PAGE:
The Saddest Character Deaths In Horror History

Horror is a genre known for killing its darlings. However, it still doesn't take away the sting when a beloved horror character bites the dust. In a genre full of carnage and unexpected betrayals, what qualifies as a memorably sad death? For some, it's when a character dies far too soon in the run-time, robbing the audience of a chance to see them contribute meaningfully to the story. For others, it's when a character has escaped dire odds only to be slain in the final act, oftentimes for shock value. Perhaps the hardest-hitting deaths are the ones that aren't a shock at all to viewers and are actually necessary milestones for the protagonist to experience before proceeding to their next chilling chapter.

When it comes to franchises, this topic gets even dicier. The rules for who should survive or not in horror sequels are often overruled due to casting availability and a creative team's desire to take a beloved film (or films) in a new direction. Here are some of the saddest deaths in horror movie history that still leave fans with lingering feelings of dread and wonder.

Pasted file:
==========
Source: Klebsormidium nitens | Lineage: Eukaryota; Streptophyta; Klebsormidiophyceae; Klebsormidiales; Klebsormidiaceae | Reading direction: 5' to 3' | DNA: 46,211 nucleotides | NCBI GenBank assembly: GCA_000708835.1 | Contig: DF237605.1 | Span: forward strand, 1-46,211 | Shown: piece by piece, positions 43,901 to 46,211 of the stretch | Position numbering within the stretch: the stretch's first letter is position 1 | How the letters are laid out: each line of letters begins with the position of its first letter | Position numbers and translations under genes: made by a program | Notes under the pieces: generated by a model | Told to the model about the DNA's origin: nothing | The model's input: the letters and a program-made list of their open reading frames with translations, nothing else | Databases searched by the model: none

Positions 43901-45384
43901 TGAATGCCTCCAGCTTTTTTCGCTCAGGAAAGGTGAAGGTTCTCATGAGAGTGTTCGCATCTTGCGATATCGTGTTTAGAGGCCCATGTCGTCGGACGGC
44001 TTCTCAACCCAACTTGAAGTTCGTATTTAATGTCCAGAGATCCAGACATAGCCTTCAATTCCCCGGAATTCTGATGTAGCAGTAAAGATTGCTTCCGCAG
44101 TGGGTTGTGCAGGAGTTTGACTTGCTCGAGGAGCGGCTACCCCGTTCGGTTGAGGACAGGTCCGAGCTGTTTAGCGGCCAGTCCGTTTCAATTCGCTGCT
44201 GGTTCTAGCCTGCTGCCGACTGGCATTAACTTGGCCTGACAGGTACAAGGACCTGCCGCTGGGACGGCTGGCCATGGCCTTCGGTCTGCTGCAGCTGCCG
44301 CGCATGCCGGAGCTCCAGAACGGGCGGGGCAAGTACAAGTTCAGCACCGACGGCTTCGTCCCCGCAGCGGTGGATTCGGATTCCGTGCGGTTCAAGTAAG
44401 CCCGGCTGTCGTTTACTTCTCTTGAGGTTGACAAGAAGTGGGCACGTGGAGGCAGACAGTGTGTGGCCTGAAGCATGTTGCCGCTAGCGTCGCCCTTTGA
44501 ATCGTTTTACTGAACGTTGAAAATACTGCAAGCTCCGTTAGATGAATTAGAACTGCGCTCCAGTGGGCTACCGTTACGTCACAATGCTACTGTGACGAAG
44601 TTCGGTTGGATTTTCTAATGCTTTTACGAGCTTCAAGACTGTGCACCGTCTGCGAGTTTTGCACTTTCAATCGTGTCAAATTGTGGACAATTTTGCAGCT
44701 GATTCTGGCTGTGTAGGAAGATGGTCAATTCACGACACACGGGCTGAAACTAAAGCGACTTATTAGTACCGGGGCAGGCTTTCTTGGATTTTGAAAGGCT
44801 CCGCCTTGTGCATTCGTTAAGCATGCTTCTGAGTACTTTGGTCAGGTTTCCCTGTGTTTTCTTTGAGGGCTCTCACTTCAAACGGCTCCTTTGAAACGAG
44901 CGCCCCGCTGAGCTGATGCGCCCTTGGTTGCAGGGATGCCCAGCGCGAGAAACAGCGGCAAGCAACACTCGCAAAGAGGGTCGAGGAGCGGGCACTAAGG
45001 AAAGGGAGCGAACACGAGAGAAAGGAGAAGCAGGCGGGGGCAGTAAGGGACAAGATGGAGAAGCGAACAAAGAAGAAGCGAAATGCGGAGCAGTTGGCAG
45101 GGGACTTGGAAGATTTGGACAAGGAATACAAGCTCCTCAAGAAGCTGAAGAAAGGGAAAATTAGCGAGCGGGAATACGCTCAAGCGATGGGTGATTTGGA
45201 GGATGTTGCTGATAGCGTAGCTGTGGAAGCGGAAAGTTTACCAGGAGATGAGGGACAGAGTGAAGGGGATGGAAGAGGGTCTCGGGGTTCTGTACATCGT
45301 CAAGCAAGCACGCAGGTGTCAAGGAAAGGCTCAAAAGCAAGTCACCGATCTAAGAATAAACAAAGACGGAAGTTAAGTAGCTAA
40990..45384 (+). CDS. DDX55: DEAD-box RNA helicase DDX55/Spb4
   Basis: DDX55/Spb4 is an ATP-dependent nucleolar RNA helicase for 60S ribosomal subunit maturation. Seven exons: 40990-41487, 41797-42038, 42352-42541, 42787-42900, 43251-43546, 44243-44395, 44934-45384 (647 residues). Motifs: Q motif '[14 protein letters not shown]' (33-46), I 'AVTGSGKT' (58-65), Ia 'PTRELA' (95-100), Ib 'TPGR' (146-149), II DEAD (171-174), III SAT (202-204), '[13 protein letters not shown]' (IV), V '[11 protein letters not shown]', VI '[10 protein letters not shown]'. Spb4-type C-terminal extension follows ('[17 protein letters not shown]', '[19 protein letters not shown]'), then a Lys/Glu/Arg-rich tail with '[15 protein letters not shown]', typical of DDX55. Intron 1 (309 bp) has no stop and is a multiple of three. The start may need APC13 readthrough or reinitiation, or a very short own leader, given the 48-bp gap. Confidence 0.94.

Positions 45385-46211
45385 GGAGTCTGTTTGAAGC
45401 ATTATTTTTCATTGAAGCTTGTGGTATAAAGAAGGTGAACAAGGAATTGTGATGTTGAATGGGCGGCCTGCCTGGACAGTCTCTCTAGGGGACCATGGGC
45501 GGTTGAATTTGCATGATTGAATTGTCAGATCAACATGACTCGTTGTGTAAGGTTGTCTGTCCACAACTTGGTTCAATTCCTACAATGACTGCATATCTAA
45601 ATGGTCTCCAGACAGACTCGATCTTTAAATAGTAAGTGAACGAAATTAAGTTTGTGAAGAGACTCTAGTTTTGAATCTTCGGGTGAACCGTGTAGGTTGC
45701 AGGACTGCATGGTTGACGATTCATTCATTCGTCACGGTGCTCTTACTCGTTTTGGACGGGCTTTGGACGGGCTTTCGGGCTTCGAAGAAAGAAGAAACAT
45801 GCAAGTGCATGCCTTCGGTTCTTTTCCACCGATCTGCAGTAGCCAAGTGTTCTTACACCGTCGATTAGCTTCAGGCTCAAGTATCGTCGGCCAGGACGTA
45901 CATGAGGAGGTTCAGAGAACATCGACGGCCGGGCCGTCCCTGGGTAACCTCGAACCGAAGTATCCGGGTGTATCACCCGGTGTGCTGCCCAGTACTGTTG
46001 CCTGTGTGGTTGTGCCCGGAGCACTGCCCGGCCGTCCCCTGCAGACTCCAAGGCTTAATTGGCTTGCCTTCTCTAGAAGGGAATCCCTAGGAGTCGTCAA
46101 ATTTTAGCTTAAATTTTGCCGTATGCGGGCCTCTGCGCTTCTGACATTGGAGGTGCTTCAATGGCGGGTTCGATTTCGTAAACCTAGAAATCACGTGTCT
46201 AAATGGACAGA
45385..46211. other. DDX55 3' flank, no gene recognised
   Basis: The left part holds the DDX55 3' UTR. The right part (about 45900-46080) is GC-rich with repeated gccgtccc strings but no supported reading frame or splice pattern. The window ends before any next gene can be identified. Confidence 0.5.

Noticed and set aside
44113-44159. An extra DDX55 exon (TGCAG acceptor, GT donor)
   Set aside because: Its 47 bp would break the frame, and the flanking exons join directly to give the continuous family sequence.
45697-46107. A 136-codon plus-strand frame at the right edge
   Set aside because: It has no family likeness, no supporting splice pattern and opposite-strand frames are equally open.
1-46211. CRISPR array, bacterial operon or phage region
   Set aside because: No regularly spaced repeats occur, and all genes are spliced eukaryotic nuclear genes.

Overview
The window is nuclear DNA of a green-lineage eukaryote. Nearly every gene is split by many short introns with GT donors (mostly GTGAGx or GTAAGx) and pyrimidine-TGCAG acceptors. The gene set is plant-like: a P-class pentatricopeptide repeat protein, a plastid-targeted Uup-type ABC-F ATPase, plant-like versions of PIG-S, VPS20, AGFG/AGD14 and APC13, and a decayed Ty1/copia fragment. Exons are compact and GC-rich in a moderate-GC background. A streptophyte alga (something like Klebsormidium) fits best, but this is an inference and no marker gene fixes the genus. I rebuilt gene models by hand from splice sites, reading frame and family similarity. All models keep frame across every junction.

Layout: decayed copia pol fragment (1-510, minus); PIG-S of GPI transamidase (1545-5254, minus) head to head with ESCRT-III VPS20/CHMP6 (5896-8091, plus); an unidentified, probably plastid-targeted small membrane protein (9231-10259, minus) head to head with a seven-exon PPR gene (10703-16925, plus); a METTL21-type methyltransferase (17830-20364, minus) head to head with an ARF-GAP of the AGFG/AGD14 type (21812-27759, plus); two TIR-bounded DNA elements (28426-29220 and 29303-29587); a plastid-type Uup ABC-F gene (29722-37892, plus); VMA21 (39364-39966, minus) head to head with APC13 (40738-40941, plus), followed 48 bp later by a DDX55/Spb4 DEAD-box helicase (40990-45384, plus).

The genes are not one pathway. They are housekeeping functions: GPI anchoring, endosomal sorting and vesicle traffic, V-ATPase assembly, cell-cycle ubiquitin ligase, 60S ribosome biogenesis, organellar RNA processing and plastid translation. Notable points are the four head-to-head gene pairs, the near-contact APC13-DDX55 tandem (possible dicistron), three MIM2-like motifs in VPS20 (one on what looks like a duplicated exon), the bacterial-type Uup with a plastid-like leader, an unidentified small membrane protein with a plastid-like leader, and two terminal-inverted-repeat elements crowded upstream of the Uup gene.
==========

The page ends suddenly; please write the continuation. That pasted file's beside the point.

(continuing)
Nancy Thompson's Death in A Nightmare on Elm Street 3

Heather Langenkamp's Nancy Thompson is one of horror's most iconic final girls. Whereas the prior era of '70s slashers often pushed women characters into flat roles that lacked agency, Wes Craven's "A Nightmare on Elm Street" showed 1984 (and the genre's future) what could happen when you give power to your female characters to fight against the monsters in this world. Nancy did more than run and scream; she plotted, and she won.

When Nancy returned in "A Nightmare on Elm Street 3: Dream Warriors," fans saw that not only did Nancy survive the shocking ending of "A Nightmare on Elm Street," but she has a stellar career in dream psychology. She channeled her experience into helping others, positioning herself perfectly to assist Kristen Parker and her friends to defeat Freddy Krueger. Nancy coaches the ragtag group in Westin Hills Psychiatric Hospital on dream combat and defense skills — which doubles as a gorgeous metaphor for trusting what young people say and giving them the tools needed to heal from trauma. 

However, Nancy dies in the film's final act when Freddy tricks her with some of her unresolved pain. Still reeling from the guilt of losing her father, Nancy embraces a dream vision of him, only to be stabbed to death by Freddy. After watching Nancy mentor Kristen and prove that people are stronger than their fears, it's heartbreaking to watch Freddy use Nancy's empathy as his ultimate weapon.

Kim So-hee's Death in Wishing Stairs